Farm yields may drop if climate change impact not addressed

Agriculture yields are likely to decline to 9 per cent in the next 25 years if the climate change impact is not mitigated, Minister of State for Agriculture Tariq Anwar said today.

He also said biotechnology is expected to play a major role in improving farm yields and healthy scientific debate is required on this contentious issue.

“It is increasingly being observed that occurrences of certain natural calamities such as cyclones and drought have become more frequent and that this is related to climate change induced by global warming,” Anwar said addressing an Assocham event on calamities.

The warming trend in India from the year 1901 to 2000 is estimate to be 0.4 degree centigrade. “The impact of further warming is likely to aggravate yield fluctuations of many crops,” he said.


If climate change impact is not mitigated, Anwar said that farm yields are expected to drop by up to 9 per cent in the next 25 years from the level of 4.5 per cent in 2010.

Besides farm yields, climate change is expected to aggravate prevalence of pests and insects, decline in soil quality and higher heat stress among cattle affected milk productivity, he said.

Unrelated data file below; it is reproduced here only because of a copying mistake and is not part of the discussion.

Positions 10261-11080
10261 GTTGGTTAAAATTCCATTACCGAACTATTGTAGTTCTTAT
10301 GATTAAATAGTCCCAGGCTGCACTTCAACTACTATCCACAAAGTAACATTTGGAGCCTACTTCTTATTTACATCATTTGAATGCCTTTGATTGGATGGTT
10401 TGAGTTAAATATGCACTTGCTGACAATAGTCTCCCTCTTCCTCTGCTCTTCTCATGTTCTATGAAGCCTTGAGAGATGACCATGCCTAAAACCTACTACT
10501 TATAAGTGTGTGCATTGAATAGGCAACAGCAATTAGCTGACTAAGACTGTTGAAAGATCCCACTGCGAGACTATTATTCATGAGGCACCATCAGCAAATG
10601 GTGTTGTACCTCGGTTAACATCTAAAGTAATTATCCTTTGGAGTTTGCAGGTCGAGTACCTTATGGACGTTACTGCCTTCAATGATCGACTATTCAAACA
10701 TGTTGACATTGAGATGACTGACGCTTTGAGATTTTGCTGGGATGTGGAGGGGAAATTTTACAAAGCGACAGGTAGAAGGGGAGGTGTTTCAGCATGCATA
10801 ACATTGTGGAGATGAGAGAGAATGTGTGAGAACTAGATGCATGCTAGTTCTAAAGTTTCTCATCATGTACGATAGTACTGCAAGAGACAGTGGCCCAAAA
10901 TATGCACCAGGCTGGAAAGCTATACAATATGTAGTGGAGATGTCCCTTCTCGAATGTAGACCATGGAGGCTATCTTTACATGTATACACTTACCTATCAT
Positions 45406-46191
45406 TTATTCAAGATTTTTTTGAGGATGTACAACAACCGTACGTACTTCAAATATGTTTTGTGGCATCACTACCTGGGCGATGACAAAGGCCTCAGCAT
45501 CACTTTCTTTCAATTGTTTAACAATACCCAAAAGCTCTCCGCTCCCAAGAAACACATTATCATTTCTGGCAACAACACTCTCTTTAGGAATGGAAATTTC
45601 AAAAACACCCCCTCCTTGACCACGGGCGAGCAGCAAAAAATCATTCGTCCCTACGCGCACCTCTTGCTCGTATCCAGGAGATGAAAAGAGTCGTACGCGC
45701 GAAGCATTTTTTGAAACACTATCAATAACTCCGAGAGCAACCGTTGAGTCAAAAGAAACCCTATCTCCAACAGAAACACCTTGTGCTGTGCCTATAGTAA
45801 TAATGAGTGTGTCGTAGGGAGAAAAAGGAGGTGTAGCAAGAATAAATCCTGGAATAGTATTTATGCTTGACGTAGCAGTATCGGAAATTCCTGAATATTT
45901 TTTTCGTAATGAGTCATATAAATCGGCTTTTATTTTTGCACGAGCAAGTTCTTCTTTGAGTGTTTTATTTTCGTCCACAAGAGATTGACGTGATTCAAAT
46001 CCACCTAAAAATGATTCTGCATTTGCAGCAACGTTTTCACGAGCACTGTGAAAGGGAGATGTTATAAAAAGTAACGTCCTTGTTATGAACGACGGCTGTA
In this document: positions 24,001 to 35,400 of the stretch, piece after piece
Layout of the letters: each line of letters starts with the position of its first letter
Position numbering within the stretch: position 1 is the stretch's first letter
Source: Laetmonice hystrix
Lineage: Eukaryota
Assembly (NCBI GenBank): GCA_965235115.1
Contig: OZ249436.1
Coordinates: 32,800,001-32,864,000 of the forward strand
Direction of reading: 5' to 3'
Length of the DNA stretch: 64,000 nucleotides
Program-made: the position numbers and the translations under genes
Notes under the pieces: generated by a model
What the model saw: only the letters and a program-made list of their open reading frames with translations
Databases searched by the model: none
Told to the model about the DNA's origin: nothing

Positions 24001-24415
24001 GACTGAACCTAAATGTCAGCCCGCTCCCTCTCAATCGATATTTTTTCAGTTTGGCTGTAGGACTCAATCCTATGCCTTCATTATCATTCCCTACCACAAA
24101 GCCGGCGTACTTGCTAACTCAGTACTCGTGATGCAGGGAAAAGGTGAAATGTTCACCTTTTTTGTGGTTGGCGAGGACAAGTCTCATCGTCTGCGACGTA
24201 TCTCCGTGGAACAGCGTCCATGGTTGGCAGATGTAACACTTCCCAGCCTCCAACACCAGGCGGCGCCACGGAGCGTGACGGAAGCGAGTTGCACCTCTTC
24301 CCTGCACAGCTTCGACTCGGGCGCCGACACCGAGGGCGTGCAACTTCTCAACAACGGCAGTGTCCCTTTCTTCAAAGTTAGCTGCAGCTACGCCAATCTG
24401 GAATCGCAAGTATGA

However, the government is making all efforts to ensure that the goal of food security is not compromised by challenges posed by climate change. Several measures are being taken to achieve sustainable agriculture through mission mode, he added.

Emphasising the need to focus on biotechnology in improving farm yields, Anwar said: “There is need for a healthy scientific debate on the whole topic since it has been quite contentious not only in India but across the world with strong opinion being expressed on both sides of debate.”

Currently, government has allowed commercial cultivation of Bt cotton, while moratorium has been imposed on Bt brinjal in the wake of safety concerns.

Speaking on the occasion, Prabhudayal Meena, Special Secretary in Rural Development Ministry expressed concern that improper use of land is leading to disasters and affecting climate change.

“To ensure better utilisation of scarce land resource, the government is in the process of framing land use policy in consultation with state governments,” he said.

Michael J Ernst, South Asia Regional Advisor for Disaster Risk Reduction at the Office of US Foreign Disaster Assistance (OFDA) emphasised the role of private sector in addressing the challenges of climate change.

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